ERI supports campaigns to develop renewable energy policies in Myanmar and works with communities affected by proposed and existing coal projects as they call for access to information, compensation and the cancellation of projects. Developing coal power means missing an opportunity to be a leader in sustainability, but it also means fueling future climate disasters in a country that is the second-most vulnerable in the world to the impacts of climate change.
As Myanmar develops its energy plans, ERI advocates for public participation at the policy level and around individual projects. ERI works to ensure that communities across Myanmar have their voices, needs and concerns heard by the government. Public participation is necessary to ensure that electrification strategies reflect social needs. In reality, 80 percent of coal-generated electricity is earmarked for export and won’t actually serve the so-called “energy poor” of Myanmar. For all energy projects, there must be fair environmental impact assessments and public consultation processes. If Myanmar skips these steps, the country’s people and environment will end up paying the cost of damaging and short-sighted fossil fuel-driven energy plans, and the Myanmar government will lose some of its legitimacy and power as a net sink for carbon emissions. ERI also monitors coal projects that have been proposed for Thilawa and Dawei Special Economic Zones.
To support frontline communities facing coal projects, ERI organized a training in 2016 for grassroots advocates from seven areas where coal projects have been proposed. The training focused on the impacts of coal, documenting these impacts and community organizing. ERI now works with frontline communities as they map their own energy resources and build an understanding of the potential for localized projects and of the benefits and consequences of connecting to a national grid.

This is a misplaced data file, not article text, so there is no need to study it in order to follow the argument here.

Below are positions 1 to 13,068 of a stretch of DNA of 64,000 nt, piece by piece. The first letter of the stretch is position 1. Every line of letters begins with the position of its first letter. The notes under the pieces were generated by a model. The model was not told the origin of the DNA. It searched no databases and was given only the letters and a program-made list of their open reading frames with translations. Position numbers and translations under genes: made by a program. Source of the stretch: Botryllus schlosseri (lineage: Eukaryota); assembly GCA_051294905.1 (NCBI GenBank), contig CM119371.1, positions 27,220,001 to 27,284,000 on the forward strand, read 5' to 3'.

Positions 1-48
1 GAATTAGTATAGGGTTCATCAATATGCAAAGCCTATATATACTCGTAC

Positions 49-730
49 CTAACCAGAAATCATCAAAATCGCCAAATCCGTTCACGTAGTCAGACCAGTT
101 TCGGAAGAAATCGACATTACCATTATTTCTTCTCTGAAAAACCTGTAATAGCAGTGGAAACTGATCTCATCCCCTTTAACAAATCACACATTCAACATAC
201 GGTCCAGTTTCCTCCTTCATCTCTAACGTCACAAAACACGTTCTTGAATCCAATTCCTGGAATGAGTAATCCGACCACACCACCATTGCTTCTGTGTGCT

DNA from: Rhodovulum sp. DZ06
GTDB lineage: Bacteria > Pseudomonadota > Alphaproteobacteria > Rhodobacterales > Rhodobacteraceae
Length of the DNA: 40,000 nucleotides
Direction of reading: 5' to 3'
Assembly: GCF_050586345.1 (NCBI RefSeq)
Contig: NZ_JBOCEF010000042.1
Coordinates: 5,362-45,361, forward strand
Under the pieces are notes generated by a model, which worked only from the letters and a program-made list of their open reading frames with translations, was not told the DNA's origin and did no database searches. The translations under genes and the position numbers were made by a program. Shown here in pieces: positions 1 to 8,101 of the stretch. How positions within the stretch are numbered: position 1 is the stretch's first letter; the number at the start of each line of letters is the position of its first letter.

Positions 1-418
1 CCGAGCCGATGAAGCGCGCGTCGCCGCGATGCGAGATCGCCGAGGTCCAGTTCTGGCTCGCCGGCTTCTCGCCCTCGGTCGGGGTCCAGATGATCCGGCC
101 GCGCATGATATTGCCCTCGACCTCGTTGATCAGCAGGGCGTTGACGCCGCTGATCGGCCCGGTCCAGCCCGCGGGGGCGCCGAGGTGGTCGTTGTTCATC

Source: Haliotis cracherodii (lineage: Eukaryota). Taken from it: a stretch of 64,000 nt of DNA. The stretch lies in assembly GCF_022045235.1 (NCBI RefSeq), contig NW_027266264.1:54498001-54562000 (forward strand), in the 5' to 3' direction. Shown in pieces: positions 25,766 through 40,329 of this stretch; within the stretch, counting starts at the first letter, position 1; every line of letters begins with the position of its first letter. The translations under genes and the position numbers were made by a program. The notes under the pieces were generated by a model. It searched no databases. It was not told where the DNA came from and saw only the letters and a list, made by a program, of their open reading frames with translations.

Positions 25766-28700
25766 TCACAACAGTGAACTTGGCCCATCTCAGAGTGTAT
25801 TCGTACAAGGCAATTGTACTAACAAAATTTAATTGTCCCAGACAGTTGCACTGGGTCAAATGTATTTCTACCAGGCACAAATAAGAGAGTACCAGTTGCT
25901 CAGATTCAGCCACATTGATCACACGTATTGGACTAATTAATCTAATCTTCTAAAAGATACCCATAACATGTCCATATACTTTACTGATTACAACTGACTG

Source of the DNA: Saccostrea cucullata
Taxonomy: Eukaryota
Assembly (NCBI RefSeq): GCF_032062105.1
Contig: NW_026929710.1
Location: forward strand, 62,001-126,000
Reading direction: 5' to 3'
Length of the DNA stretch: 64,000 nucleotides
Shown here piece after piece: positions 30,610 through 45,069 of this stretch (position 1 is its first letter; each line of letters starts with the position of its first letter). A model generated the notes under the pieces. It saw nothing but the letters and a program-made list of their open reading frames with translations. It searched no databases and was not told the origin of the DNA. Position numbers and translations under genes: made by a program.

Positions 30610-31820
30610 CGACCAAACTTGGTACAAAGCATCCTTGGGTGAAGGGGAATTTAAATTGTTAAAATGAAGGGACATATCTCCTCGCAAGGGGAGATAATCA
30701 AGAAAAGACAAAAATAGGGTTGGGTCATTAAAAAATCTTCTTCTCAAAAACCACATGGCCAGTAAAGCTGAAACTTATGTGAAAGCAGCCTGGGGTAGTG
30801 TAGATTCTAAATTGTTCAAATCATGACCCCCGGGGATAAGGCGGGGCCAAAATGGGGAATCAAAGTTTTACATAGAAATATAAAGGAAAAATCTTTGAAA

In late 2016, ERI co-organized a Green Energy Forum which brought together renewables and anti-coal campaigners from across Myanmar. The forum resulted in a statement by 422 organizations, representing Myanmar’s diverse ethnic communities as well as national and international NGOs, urging the National League for Democracy government to abandon plans for coal and big hydropower projects in Myanmar. Civil society groups pushed a similar message at a renewable energy roundtable in July 2017 with international lenders, the private sector and government stakeholders, including the Ministry for Electricity and Energy.
In February 2017, ERI, Myanmar Alliance for Transparency and Accountability and 172 other organization sent an open letter to the International Finance Corporation (IFC), calling on them to refuse to fund an expansion of the Shwe Taung Cement Factory in Mandalay Region. Because the Shwe Taung firm operates a coal mine in Sagaing Division exclusively for the purpose of powering the cement factory, funding the factory would contradict the IFC’s commitment to support the Paris Agreement and their own energy-sector strategy which restricts the financing of coal-fired power plants.